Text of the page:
Planning a survival stockpile can be a financial and logistical nightmare. It doesn’t take long before we realize that building that stockpile is going to be an expensive proposition. Regardless of how carefully we try to budget, it is challenging to make it work.
For many, the financial burden of building a stockpile forces them to seek out ways of reducing their financial outlay at any cost. Unfortunately, that cost might just end up being their health, especially if they don’t stockpile the right things.
More than anything, what I see people trying to do, in order to save money, is stock up on carbohydrates, while cutting back on proteins. But both are equally important to a survival diet.
When nutritionists talk about “proper diet”, we usually hear them talking about micronutrients, things like Omega-3 fatty acids and antioxidants. Basically, things the rest of us don’t really understand. Listening to them, you might think that those micronutrients are all we need, that there is no need for macronutrients. But a survival diet has to focus on the macronutrients, even if we ignore the micronutrients.
There are three macronutrients. We need to understand what they are and what they do, in order to put a realistic survival diet together. These three nutrients are:
#1. Carbohydrates (carbs)
Simple sugars are the fuel that our bodies run on, providing the necessary energy for our body’s muscles to move.
We get those simple sugars from the carbs and complex sugars that we eat (white sugar is a complex sugar).
Digestion starts in the mouth, with our teeth breaking food up and our saliva attacking those carbs and breaking them down to simple sugars. A survival diet should be 50% to 60% carbohydrates.
The problem with carbohydrates is that they break down into those simple sugars quickly. Therefore are consumed quickly.
Once that happens, the individual “hits the wall” and is suddenly without energy. That’s where fats come in. They too are broken down into simple sugars, but it takes much longer than it does for carbs.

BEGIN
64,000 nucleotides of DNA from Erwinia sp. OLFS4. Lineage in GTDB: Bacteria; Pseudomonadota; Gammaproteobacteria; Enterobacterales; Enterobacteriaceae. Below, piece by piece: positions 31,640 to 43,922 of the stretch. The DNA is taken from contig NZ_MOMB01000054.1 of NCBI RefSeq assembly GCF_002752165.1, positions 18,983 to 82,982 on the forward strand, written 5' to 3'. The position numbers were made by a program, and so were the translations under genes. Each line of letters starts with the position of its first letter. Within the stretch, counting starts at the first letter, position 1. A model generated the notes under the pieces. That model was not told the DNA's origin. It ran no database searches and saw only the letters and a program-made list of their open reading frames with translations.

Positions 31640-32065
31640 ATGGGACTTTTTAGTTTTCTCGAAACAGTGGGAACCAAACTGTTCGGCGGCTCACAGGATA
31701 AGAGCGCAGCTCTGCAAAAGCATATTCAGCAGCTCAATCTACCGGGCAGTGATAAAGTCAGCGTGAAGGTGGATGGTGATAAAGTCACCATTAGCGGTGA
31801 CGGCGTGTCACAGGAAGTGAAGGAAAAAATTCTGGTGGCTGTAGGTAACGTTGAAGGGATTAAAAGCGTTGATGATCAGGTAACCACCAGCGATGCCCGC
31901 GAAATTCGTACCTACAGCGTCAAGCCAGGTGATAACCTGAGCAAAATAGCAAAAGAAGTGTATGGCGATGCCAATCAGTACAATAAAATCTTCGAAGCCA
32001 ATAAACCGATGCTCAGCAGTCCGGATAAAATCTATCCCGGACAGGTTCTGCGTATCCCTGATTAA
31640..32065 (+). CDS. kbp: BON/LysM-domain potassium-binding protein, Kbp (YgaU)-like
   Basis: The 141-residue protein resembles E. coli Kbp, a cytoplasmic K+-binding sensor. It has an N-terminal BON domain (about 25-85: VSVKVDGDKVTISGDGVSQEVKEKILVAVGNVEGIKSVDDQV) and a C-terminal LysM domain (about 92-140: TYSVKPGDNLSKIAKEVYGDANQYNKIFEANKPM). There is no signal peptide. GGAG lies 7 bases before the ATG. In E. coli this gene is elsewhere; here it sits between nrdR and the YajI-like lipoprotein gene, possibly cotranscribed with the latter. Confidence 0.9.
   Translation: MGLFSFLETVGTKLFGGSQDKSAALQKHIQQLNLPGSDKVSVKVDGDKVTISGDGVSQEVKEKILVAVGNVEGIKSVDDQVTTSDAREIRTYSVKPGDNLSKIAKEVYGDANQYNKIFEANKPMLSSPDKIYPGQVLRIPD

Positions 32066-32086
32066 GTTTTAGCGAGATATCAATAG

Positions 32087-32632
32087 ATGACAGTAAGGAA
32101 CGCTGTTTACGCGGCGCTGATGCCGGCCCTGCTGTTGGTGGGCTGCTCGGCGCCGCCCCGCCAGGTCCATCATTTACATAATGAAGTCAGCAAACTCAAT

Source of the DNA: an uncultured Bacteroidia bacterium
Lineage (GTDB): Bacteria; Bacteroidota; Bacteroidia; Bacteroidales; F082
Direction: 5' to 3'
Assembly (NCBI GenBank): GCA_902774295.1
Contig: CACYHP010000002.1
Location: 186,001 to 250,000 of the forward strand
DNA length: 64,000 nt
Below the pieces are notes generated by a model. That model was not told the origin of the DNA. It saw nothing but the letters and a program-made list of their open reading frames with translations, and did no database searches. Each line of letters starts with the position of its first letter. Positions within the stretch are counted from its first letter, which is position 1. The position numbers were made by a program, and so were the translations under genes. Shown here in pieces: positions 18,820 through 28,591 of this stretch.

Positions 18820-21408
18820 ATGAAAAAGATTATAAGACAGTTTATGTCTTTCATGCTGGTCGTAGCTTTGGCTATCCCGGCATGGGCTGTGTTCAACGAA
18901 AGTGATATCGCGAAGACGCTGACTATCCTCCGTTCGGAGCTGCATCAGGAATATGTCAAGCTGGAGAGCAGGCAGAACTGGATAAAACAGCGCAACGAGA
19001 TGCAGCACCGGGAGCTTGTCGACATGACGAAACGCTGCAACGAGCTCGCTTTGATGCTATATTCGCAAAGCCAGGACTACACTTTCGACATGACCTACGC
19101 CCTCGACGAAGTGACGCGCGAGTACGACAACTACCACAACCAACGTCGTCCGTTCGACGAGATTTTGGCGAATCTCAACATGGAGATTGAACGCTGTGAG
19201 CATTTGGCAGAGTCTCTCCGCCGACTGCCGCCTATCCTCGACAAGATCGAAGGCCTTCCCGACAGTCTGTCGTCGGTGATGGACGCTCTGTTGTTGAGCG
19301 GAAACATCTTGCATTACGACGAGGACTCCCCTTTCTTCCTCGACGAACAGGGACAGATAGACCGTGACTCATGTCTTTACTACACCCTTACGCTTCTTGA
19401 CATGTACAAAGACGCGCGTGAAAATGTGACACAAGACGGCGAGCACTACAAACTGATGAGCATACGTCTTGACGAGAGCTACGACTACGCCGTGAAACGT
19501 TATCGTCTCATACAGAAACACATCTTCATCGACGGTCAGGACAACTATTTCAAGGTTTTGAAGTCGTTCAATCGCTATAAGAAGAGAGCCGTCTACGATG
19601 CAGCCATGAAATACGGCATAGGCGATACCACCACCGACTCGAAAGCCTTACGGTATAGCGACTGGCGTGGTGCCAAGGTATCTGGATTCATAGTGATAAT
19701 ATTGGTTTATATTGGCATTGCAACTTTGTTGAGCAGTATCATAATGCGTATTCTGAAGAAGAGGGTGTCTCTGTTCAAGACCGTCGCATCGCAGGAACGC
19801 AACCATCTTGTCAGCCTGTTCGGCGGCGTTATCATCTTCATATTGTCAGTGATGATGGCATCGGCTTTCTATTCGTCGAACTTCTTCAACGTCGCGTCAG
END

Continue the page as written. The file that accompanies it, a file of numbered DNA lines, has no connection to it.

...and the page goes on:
So, when the sugars from the carbs run out, the sugars from the fats take over. This gives us a one-two punch of energy. A survival diet should contain somewhere between 25% to 35% fats, mostly unsaturated fats (vegetable fats).
Of the three macronutrients, proteins are the only one we eat for a purpose other than providing energy.
While it is possible for proteins to be broken down into simple sugars, the process is much more complex, so the body only does it in emergencies.
Rather, proteins are the basic building-blocks of life, as all cells are made up out of proteins. Even DNA, the genetic code, is made up of proteins. Since the body is constantly making new cells, it needs a constant source of proteins. If it doesn’t have it, it will cannibalize itself to get those proteins. A survival diet should contain from 10% to 20% proteins.
Selecting Your Proteins
There are two problems with proteins, from the viewpoint of building a survival stockpile. The first is that they are generally the most expensive food we buy and the second is that they are the hardest foods to preserve.
Meat, where most of our proteins come from, naturally has a higher bacterial count than any other food source. That bacteria must be killed, for the meat to successfully be preserved.
Nevertheless, these are problems that we must overcome, in order to have a healthy survival diet. Fortunately, there are many methods which have been successfully used for preserving meat for centuries, all of which are available for us today.
There are also sources of protein available to us, other than animal proteins. By mixing our stockpile so that we have both animal proteins and other food sources which contain protein, we can build a stockpile that we can afford, while providing us with the nutrition that our bodies need.
Jerky is nothing more than spiced, dried meat. But the most important part of that jerky, besides the meat itself, is salt.
Salt is a natural preservative, and absolutely essential to making jerky safe for storage.
Making your own saves you money and gives you the opportunity to make sure that it has ample salt, so as to protect the meat. Excess salt can always be rinsed off, before use.
You also want to store homemade jerky in airtight containers, with oxygen and moisture absorbers added. The containers need to be strong enough to make it impossible for rats to chew through them and get to the meat stored inside.
Salt fish is kind of the fish equivalent of jerky, made in much the same way and with a large amount of salt. If anything, salt fish has more salt used in making it, than jerky does. This preserves it well. As with jerky, you’ll probably need to make your own.
Canned meat is generally cheaper than fresh cuts of meat.
One of the reasons for this, is that canned meat is usually made from muscles of the animal which are tough and are therefore not usable for steaks and roasts.
The canning process provides ample opportunity to tenderize this meat and make it edible.